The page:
From Our 2015 Archives
Smoking Linked to Schizophrenia
By Peter Russell
Reviewed by Sheena Meredith, MD
July 10, 2015 -- People with schizophrenia are three times more likely to smoke than those who don't have the mental health condition, a study published in Lancet Psychiatry says.
Experts at King's College London say that although links have been noted before between tobacco use and psychosis, there's been little research into the possibility that smoking can cause schizophrenia.
Past studies have looked at why people with psychotic conditions smoke. Explanations have included relief from boredom or distress and a desire to self-medicate.
Reviewing the Evidence
To explore the subject further, researchers reviewed 61 studies that included nearly 15,000 tobacco users and 273,000 non-users. They found that 57% of people diagnosed with schizophrenia for the first time were smokers.
Also, people who were diagnosed for the first time were three times more likely to smoke than those who hadn't had schizophrenia.
A possible explanation is that heavy cigarette smoking increases the ability to make the chemical dopamine in part of the brain. Dopamine is thought to play an important role in the development of schizophrenia.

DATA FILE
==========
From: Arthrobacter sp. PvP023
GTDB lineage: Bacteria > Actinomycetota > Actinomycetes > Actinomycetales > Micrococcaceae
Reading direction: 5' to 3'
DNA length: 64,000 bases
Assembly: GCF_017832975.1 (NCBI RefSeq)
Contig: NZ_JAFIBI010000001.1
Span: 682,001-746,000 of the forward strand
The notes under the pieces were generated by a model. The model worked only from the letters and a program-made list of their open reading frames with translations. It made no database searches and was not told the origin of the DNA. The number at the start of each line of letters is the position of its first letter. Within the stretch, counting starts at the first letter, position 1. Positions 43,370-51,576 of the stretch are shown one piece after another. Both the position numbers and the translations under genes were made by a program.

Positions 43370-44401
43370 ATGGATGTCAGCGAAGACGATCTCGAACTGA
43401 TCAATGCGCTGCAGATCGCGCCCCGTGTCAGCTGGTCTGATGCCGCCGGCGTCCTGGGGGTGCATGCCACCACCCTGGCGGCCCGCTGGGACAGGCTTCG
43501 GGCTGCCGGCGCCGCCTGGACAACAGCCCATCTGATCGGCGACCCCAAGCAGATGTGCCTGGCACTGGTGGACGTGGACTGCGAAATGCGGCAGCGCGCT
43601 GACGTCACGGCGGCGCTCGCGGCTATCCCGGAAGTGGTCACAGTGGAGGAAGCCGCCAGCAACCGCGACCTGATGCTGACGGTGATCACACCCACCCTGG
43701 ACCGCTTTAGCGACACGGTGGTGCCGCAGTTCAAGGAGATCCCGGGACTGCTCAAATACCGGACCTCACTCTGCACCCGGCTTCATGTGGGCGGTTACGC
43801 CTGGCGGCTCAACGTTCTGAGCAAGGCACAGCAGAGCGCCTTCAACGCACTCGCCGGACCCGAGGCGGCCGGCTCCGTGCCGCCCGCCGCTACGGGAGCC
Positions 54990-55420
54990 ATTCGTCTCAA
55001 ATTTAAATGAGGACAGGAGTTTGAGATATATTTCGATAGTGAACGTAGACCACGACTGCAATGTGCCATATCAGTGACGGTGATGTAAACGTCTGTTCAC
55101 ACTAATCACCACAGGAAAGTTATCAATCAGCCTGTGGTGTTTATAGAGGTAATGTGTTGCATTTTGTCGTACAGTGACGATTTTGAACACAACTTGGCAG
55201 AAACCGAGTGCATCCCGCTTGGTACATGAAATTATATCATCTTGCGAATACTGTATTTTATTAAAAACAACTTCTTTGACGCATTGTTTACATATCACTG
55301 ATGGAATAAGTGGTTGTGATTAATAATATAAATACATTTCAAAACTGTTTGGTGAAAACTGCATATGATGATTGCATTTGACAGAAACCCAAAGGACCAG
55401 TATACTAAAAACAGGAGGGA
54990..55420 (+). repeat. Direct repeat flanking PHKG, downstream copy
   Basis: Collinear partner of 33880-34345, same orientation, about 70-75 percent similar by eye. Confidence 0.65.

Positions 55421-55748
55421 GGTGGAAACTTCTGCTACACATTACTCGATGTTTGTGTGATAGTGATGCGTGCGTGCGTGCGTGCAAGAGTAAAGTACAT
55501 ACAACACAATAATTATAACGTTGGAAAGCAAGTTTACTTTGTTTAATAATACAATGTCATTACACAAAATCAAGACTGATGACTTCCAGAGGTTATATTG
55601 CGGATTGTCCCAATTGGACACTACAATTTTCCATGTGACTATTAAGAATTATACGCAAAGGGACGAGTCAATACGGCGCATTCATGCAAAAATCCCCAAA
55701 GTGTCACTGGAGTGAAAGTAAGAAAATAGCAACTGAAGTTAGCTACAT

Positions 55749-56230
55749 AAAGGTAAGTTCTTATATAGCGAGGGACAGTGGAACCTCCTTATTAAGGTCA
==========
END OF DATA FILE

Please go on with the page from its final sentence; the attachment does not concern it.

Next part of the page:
The Role of Dopamine
"Excess dopamine is the best biological explanation we have for psychotic illnesses such as schizophrenia," says Robin Murray, professor of psychiatric research at King's College London, in a statement. "It is possible that nicotine exposure, by increasing the release of dopamine, causes psychosis to develop."
The authors say it's hard to prove from available research that smoking tobacco actually causes schizophrenia. For instance, they were unable to filter out the effects of other substances, such as marijuana.
Still, as a precaution, co-author Sameer Jauhar urges people working with schizophrenia patients to try to get them to take part in smoking cessation programs.
"Regardless of these findings, there is overwhelming evidence that nicotine use through tobacco smoking is one of the most dangerous drug problems in the world," says Michael Bloomfield, MD, clinical lecturer in psychiatry at University College London. "Anyone who needs help in stopping smoking should speak with their doctor."
SOURCES: Gurillo, P. The Lancet Psychiatry, 2015. Press release, King's College London. Science Media Centre.